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Boeing flies fully hydrogen fueled plane

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I guess we can discuss this
http://www.defensetech.org/archives/004103.html
 
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it does today and it isn't cheap to store either. that is precisely where high temperature reactors come in . frankly speaking they are the only hope we have today of making hydrogen production worthwhile. of course storage requires research.
 

BAROBA

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But on a cosmic scale free hydrogen makes up around 98% of all matter....
It is just a ironic fact that we live on a planet devoid of free hydrogen.
But there is plenty of bonded hydrogen, in water for example.
But as Orionblamblam pointed out, it takes more energy to make it, then it delivers.
 
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yup and one of the ways to get that hydrogen in water is High temperature electrolysis .. which is a research feature for Gen IV reactors
 

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avatar said:
yup and one of the ways to get that hydrogen in water is High temperature electrolysis .. which is a research feature for Gen IV reactors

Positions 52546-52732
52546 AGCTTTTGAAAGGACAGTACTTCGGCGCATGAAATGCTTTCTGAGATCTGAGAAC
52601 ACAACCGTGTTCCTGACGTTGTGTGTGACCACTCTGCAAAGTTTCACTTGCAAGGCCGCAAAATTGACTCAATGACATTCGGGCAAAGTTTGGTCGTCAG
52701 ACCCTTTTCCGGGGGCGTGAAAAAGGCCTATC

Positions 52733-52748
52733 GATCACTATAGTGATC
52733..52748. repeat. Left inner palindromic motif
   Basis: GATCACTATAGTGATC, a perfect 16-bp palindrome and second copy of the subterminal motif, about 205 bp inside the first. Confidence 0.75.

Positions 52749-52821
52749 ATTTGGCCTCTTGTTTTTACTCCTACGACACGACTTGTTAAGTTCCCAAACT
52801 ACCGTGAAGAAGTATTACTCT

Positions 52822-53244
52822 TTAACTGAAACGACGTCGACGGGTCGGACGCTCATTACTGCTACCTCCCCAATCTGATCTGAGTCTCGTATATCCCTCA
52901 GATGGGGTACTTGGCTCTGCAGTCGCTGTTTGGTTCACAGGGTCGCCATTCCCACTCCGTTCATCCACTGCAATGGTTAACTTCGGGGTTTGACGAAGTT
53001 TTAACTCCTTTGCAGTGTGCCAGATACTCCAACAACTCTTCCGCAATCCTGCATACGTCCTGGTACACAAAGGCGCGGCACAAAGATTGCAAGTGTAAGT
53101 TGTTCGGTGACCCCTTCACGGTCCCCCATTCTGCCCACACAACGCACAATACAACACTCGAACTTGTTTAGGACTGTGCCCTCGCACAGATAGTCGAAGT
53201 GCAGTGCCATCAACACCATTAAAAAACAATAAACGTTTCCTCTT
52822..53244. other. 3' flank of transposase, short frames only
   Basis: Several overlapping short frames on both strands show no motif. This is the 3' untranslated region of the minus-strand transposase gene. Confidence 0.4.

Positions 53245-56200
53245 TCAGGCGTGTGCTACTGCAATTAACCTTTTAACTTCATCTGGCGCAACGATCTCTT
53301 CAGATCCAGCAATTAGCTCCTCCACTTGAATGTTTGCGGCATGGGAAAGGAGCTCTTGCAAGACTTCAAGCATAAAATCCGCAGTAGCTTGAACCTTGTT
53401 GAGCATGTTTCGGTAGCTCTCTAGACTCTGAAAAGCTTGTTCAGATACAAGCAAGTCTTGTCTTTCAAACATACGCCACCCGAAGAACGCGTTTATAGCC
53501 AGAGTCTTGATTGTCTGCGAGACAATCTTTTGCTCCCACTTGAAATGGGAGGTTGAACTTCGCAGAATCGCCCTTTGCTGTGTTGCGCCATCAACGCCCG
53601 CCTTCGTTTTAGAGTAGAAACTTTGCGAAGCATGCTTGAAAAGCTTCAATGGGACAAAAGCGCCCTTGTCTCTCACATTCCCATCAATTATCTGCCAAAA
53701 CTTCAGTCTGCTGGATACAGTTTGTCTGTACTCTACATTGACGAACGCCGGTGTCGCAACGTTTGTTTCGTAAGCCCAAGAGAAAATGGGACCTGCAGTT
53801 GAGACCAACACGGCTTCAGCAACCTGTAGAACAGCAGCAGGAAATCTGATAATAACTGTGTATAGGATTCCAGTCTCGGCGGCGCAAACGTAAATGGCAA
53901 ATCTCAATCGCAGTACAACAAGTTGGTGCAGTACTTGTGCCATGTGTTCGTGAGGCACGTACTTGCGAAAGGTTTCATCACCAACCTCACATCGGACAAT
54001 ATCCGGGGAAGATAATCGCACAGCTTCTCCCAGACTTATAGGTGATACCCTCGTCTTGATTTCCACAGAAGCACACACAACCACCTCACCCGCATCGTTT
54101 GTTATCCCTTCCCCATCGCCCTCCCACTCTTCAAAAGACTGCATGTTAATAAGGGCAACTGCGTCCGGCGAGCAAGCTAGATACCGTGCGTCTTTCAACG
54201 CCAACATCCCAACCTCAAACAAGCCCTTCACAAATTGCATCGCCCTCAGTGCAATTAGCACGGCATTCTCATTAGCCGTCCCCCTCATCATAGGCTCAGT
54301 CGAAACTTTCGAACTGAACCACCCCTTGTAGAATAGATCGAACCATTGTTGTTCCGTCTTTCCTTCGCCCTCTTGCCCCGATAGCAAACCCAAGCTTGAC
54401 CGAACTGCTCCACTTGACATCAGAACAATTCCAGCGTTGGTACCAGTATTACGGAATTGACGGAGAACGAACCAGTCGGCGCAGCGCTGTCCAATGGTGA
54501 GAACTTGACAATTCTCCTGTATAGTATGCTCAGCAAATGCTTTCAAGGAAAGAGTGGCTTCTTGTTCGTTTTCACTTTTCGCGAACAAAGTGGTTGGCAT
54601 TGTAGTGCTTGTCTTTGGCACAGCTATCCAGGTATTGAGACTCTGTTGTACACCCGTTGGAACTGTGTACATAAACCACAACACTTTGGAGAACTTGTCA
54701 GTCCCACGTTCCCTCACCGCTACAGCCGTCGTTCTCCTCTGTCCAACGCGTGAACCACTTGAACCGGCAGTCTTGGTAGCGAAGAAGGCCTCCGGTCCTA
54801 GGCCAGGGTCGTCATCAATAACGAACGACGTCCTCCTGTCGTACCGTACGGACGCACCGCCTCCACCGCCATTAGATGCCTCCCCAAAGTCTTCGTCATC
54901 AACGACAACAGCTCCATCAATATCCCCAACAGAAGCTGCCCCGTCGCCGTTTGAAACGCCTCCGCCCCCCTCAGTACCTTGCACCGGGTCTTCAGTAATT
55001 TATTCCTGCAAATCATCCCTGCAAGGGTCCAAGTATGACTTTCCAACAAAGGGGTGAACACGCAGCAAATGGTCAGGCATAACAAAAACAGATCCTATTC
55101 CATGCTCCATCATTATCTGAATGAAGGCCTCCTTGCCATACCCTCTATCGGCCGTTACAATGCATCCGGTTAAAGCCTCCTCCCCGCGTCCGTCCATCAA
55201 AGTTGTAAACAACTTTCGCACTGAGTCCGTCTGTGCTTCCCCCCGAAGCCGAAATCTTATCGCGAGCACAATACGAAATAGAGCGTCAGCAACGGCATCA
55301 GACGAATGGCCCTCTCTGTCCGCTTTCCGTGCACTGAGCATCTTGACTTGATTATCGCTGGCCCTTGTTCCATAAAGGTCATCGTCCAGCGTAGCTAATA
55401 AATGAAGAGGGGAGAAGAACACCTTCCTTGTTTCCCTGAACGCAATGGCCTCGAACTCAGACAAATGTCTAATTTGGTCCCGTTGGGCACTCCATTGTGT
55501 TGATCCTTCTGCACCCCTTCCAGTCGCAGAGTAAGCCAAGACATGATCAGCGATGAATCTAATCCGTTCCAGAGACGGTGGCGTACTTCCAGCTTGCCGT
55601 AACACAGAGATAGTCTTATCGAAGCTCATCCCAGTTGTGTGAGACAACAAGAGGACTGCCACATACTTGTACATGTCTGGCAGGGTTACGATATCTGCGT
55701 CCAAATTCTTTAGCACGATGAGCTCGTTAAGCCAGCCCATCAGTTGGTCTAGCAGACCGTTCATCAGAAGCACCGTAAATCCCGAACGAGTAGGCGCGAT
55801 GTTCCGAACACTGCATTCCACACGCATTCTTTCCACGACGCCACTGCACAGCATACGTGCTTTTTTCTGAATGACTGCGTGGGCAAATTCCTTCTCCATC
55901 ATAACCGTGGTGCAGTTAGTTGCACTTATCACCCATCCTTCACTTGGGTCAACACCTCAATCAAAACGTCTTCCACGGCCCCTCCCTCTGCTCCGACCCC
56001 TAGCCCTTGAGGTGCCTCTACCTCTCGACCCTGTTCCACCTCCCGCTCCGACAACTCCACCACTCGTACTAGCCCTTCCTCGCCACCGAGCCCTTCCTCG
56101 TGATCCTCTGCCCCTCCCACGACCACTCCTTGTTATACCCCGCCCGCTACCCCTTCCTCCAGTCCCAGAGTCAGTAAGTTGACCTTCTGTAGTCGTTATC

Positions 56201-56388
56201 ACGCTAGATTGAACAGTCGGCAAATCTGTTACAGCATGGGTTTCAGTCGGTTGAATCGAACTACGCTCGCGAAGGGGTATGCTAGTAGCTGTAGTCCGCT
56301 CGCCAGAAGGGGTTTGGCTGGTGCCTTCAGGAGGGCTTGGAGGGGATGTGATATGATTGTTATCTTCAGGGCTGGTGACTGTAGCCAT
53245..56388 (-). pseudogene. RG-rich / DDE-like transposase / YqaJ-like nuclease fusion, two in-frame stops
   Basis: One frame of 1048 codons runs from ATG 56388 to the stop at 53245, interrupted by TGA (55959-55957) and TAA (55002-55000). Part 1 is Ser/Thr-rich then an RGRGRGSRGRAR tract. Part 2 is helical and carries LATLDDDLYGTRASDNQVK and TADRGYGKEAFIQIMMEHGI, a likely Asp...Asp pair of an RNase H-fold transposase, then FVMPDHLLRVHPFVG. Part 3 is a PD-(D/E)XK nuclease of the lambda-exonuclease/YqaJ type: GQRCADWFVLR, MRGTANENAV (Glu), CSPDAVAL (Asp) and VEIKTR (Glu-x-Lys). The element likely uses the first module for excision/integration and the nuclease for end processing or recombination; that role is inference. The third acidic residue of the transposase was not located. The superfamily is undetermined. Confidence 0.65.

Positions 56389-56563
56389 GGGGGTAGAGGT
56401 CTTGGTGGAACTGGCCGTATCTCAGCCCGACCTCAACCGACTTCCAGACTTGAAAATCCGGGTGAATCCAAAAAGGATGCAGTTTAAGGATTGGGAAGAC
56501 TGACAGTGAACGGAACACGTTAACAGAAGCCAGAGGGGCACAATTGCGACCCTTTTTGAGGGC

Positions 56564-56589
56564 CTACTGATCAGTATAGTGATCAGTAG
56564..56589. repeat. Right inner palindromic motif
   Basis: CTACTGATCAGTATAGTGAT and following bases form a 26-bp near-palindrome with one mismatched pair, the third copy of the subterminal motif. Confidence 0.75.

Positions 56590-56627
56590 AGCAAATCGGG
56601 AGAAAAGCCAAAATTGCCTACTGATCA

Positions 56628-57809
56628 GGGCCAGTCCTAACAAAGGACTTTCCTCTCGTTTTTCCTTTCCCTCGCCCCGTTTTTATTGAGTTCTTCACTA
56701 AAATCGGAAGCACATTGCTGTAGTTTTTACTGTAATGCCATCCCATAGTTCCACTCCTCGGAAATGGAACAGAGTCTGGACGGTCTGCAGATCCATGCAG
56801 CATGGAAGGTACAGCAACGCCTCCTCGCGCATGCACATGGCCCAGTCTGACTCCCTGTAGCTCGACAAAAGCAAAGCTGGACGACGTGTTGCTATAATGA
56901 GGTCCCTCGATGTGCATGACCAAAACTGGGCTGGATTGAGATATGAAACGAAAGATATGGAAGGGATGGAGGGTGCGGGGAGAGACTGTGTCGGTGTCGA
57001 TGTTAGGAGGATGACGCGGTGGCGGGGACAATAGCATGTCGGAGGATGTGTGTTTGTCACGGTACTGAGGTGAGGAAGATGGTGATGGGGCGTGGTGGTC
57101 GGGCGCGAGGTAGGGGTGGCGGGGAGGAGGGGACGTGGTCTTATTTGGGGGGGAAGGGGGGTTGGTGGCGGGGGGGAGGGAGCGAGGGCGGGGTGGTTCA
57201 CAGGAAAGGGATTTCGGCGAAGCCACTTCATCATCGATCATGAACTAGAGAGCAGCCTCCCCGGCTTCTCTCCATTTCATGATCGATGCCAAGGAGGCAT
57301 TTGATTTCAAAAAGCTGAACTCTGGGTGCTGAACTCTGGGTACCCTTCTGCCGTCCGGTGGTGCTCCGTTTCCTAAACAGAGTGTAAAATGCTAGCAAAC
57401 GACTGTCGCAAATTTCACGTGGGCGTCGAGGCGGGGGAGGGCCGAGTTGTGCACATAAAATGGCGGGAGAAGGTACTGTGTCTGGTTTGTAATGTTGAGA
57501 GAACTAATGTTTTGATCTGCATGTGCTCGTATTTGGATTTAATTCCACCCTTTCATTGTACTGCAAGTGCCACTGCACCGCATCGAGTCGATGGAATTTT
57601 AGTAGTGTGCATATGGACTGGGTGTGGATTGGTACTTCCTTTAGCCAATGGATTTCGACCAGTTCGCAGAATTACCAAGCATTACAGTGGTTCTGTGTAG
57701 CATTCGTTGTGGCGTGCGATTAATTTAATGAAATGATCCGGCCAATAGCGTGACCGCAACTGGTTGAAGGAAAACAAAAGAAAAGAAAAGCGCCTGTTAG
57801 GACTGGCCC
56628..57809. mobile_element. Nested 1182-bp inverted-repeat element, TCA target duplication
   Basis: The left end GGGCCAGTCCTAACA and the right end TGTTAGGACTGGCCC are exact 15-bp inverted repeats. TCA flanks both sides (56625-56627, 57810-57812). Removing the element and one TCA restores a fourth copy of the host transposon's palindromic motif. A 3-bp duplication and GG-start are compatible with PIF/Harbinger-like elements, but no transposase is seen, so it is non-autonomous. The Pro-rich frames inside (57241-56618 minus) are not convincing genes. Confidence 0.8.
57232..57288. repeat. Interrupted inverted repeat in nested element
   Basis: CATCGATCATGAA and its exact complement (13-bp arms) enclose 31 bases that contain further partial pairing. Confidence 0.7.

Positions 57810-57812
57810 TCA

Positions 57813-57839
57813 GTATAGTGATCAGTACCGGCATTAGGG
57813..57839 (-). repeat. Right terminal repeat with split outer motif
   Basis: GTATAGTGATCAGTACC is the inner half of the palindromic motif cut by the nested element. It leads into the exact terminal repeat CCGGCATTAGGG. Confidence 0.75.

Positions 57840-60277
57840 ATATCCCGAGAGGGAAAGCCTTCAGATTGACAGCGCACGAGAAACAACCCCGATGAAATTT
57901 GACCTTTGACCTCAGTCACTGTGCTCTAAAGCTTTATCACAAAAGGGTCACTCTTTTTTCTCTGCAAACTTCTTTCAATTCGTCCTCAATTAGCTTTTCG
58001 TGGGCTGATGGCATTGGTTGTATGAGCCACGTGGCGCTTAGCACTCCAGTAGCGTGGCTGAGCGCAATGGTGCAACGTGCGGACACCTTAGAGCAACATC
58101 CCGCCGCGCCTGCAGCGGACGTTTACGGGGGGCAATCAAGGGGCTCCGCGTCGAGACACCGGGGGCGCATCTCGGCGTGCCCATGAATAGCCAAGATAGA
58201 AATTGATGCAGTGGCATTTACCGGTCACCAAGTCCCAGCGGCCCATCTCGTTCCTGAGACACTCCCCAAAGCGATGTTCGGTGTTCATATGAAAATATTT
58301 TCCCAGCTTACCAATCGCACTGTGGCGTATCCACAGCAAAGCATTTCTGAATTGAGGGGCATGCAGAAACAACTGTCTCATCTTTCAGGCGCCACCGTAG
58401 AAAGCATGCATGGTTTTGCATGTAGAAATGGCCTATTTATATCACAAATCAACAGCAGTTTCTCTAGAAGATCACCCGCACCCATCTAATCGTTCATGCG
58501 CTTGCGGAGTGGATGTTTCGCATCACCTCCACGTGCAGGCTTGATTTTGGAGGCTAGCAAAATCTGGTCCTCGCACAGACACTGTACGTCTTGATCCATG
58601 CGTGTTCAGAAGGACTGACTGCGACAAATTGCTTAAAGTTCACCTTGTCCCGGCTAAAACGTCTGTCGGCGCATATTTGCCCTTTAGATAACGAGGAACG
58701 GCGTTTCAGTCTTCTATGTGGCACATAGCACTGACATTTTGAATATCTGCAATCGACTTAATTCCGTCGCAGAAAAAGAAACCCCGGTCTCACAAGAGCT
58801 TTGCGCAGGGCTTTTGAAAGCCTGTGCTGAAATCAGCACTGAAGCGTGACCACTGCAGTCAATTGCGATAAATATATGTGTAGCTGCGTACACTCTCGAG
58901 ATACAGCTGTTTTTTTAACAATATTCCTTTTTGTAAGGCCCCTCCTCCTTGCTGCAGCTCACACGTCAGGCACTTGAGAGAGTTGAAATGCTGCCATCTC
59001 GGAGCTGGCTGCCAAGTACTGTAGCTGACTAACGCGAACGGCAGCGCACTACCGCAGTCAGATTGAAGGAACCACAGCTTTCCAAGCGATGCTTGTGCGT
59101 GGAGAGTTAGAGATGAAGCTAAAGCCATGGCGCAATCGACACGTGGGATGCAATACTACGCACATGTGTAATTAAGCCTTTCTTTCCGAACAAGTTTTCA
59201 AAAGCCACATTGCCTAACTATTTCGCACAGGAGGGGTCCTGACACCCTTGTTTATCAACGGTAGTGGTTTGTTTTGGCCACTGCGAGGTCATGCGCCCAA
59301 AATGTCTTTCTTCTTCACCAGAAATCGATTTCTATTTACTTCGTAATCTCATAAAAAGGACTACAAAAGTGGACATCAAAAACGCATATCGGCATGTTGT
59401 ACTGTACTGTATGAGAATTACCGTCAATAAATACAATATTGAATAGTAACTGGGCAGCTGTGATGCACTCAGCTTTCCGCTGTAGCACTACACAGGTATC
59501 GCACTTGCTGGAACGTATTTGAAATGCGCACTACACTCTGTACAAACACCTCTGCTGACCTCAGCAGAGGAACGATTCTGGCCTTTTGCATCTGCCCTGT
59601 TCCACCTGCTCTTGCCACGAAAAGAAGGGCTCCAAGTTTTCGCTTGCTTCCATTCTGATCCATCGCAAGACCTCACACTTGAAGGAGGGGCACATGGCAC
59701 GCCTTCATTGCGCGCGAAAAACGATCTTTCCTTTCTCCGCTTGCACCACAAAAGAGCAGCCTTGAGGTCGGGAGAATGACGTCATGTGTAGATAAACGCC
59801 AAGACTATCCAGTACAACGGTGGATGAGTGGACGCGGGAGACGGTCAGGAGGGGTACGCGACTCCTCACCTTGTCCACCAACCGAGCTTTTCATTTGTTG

Problem is even if you could produce free hydrogen gas it *still* wouldn't make much economic sense. You'd need to repalce every vehicle and every engine on the planet. Nice, dense hydrocarbons make for the best fuels, and need not have any recognizable environmental impact.
 
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Problem is even if you could produce free hydrogen gas it *still* wouldn't make much economic sense. You'd need to repalce every vehicle and every engine on the planet. Nice, dense hydrocarbons make for the best fuels, and need not have any recognizable environmental impact.

Shrug.

Populous countries such as India and China have much fewer cars today than the uh beeeg United States Of A . So if indeed hydrogen came for free, just make future *production* vehicles run on hydrogen. The two most populous countries can afford to gradually phase out their rickety old fleets , because there aren't that many any way . For the U.S of A ... ::)
Basically what needs to be understood is that an *optimal* mix is required. It is not a case of one or the other. Hydrogen and "cleaner" fossil fuel vehicles ( mostly hybrid) will probably co-exist in the future.
 

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Hydrogen is not good for this. You need to produce it and store it, both inefficient for flight vehicles, they are the last place where one would want to get rid of hydrocarbon fuels. Nothing but a PR stunt.
 
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